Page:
U-3 vs. U-6

The U-3 unemployment rate does not capture the people who want jobs but have given up looking for work or the people who would like full-time work but can only find part-time positions. Perhaps the most comprehensive unemployment measure, U-6 alleviates this problem by including marginally attached workers—those who have recently looked for work but are not currently looking—and part-time workers who would prefer full-time work. U-6 is always higher than U-3, but the gap grew much larger than usual during the recession and has remained above or near prerecession records over the course of the recovery.

The unemployment rate has not recovered to prerecession rates for all demographics

The gains from the recovery have been spread unequally between different demographics, and those with historically worse labor market conditions continue to face higher unemployment rates with long-term detrimental effects. While the overall unemployment rate fell from 9.9 percent to 4.7 percent between December 2009 and December 2016, the rate for African Americans only dropped from 16.1 percent to 7.8 percent during the same time frame. Focusing on the groups whose unemployment rates continue to have room for improvement can be a benchmark for the health of the U.S. labor market overall. Expanding their opportunities in the labor market can be a source of future economic growth.


This February employment release will provide the first snapshot of the real economy under the Trump administration. Since the Trump administration is only in its second month, it is unlikely that February’s data will show any drastic changes. However, as the months go on, the indicators highlighted above will be key in evaluating President Trump’s policies. In order to maintain economic growth, the new administration must take these data seriously in its decision-making. Indicators such as the U-6 unemployment rate and the employment-to-population ratio show that there is still room to grow to meet previous eras of a strong labor market.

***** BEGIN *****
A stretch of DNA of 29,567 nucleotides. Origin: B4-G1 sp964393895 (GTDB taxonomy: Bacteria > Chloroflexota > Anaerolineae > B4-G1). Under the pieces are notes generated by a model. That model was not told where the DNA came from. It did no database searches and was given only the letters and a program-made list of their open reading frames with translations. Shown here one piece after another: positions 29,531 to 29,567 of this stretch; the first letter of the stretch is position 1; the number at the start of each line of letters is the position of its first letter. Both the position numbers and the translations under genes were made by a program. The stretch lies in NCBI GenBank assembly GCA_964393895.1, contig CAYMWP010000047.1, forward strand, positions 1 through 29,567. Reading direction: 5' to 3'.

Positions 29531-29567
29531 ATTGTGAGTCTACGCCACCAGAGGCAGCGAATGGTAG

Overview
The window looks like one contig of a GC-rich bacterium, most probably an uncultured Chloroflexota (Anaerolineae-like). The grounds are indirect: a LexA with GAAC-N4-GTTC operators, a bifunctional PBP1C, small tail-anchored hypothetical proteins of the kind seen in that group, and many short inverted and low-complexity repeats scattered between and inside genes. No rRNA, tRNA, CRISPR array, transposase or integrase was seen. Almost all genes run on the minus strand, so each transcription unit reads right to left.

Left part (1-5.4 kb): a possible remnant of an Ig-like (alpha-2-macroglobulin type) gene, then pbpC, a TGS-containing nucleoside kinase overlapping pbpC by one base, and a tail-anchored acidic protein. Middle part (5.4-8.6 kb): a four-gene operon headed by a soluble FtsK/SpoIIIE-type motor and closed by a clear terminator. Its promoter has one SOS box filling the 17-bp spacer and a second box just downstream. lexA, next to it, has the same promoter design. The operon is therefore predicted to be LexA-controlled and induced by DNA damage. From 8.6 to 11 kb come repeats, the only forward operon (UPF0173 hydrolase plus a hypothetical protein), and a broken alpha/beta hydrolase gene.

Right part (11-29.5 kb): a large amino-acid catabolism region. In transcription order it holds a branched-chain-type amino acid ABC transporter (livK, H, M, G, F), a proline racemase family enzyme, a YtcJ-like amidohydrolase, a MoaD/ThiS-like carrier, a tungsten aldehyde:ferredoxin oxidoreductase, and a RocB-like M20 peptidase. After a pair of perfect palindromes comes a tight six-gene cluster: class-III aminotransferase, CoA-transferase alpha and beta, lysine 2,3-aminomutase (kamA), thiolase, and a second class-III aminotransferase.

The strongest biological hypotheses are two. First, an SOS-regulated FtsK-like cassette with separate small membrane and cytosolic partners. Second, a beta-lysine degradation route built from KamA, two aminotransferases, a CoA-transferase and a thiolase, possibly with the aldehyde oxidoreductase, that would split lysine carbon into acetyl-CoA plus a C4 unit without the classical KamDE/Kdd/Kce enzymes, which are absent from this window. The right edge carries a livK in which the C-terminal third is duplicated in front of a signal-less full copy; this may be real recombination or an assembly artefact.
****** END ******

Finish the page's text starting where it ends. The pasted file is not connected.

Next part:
The Federal Reserve continues to be an important force in keeping the economy growing sustainably, but monetary policy is likely to be tested by both the economy and changes in policy over the next year. There is still room for the economy to grow, but it will require proactive labor market policy based on good data in order to improve the conditions that American workers face.

Michael Madowitz is an Economist at the Center for American Progress. Annie McGrew and Gregg Gelzinis are Special Assistants for the Economic Policy team at the Center.

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Michael Madowitz


Annie McGrew

Research Assistant

Gregg Gelzinis

Associate Director